But it’s also making sure we don’t simply rely on your own memories while ignoring how different life is in a lot of ways for kids now.

I started writing YA as a teen who dreamed her way into romantic stories in magical places, but, as an author, I’m giving this book to teenagers now, and they deserve better than just my nostalgia.

Cynsational Notes

Caitlin Lochner is a nerd, traveler, and architecture enthusiast currently pursuing her MFA in fiction at the University of Central Florida.

She typically enjoys reading and writing anything with magic, adventure, and complex found-family relationships. When not neck-deep in her current obsession, she can often be found smothering her dog with unwanted affection. A Soldier and a Liar is her debut novel.

Nina Moreno is a YA writer whose writing is somewhere between Southern fiction and a telenovela. She graduated from the University of Florida and writes about Latinas chasing their dreams, falling in love, and navigating life in the hyphen.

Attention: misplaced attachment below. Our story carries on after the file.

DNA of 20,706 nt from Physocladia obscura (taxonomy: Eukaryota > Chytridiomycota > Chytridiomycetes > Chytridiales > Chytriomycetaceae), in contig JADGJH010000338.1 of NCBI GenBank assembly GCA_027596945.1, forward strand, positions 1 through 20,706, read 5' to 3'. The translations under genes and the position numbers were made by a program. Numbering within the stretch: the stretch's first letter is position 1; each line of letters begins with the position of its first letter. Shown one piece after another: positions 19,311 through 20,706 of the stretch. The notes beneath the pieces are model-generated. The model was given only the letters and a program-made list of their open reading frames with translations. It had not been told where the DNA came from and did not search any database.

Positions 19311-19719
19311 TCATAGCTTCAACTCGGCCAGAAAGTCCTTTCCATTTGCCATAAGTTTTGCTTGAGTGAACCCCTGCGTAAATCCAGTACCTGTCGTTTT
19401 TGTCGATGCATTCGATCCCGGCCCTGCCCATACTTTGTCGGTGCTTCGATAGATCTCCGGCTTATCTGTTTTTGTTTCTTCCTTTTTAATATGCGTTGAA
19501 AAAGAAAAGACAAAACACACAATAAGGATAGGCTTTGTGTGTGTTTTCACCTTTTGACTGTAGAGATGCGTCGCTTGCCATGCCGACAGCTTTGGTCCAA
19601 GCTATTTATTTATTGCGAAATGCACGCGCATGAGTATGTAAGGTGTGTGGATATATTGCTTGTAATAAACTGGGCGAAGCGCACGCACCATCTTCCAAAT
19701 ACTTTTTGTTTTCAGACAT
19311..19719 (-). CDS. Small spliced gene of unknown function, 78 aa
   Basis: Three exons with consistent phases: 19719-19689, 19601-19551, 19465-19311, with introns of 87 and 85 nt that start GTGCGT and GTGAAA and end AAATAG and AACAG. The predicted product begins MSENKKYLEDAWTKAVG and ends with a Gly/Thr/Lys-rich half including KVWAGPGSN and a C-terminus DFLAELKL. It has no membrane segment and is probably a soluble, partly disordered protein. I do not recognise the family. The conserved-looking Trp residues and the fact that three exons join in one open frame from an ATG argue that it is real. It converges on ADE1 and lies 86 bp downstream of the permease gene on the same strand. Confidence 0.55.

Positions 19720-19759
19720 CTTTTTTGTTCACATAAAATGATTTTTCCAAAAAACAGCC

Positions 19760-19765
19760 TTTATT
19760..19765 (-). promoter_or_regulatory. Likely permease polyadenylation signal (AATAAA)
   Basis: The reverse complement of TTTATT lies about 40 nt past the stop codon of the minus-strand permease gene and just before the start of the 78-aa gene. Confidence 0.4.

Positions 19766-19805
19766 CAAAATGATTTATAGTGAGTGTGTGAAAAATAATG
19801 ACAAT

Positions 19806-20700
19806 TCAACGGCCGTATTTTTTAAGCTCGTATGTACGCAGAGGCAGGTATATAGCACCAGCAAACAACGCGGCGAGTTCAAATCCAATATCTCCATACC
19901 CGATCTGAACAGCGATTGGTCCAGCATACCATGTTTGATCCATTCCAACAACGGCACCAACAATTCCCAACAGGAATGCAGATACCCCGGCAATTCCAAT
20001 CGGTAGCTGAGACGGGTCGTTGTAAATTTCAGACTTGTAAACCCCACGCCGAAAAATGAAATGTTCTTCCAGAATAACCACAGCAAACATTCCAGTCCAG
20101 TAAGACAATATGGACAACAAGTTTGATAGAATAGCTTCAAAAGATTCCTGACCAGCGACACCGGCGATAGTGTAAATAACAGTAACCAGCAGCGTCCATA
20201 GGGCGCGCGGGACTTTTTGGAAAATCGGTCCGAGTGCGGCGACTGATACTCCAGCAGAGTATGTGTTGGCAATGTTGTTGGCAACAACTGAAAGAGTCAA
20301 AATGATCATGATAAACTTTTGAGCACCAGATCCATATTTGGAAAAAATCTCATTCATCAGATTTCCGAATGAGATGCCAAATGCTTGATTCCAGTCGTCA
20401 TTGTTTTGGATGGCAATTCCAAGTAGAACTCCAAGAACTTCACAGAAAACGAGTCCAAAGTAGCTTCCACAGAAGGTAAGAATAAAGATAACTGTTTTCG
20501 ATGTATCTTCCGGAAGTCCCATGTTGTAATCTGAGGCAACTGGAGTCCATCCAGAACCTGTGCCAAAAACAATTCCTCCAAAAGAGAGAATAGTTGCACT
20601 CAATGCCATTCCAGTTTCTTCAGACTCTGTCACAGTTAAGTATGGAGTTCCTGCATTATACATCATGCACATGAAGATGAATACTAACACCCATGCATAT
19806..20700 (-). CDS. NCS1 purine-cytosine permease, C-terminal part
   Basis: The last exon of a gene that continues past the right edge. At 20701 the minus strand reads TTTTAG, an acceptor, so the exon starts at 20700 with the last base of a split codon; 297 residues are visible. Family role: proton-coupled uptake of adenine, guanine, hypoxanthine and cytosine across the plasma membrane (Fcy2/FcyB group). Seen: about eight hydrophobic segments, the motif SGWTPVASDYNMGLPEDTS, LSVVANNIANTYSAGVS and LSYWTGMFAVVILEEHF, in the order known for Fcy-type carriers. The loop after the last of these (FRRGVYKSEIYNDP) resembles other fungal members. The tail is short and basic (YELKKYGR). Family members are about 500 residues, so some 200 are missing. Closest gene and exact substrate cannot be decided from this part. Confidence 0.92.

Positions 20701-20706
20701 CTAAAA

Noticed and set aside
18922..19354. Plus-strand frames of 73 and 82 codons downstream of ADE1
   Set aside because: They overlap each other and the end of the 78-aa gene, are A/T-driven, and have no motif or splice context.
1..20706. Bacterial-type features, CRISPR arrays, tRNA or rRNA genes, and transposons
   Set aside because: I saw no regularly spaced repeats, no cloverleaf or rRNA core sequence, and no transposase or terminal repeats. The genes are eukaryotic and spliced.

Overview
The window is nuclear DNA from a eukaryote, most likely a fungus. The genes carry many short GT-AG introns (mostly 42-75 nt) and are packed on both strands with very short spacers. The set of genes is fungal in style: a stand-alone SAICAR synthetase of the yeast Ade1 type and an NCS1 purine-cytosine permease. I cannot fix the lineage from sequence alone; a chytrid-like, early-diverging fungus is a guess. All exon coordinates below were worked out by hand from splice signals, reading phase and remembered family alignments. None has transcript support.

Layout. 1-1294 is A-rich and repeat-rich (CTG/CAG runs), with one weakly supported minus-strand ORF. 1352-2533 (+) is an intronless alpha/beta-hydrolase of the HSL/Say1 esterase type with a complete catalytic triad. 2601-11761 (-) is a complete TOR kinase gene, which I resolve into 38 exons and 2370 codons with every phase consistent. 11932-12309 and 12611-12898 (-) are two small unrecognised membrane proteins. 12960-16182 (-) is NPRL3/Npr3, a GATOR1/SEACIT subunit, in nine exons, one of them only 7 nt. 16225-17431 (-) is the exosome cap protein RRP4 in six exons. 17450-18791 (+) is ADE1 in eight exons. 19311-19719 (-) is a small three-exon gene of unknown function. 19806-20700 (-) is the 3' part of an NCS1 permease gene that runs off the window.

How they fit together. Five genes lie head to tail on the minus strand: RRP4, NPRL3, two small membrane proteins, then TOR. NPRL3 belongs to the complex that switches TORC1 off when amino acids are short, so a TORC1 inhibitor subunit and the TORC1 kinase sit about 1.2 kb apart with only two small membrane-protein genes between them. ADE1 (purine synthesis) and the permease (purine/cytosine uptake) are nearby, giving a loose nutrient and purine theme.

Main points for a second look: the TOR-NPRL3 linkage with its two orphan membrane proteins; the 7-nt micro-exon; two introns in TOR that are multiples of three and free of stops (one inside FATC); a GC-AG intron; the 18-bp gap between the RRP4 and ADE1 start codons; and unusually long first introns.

She lives by a swamp outside of Orlando where she enjoys listening to carefully curated playlists, drinking too much Cuban coffee, and walking into the sea every chance she gets. Don’t Date Rosa Santos is out now with Disney-Hyperion.

Stephani Martinell Eaton holds an MFA in Writing for Children and Young Adults from Vermont College of Fine Arts where she won the Candlewick Picture Book Award and the Marion Dane Bauer Award for middle grade fiction.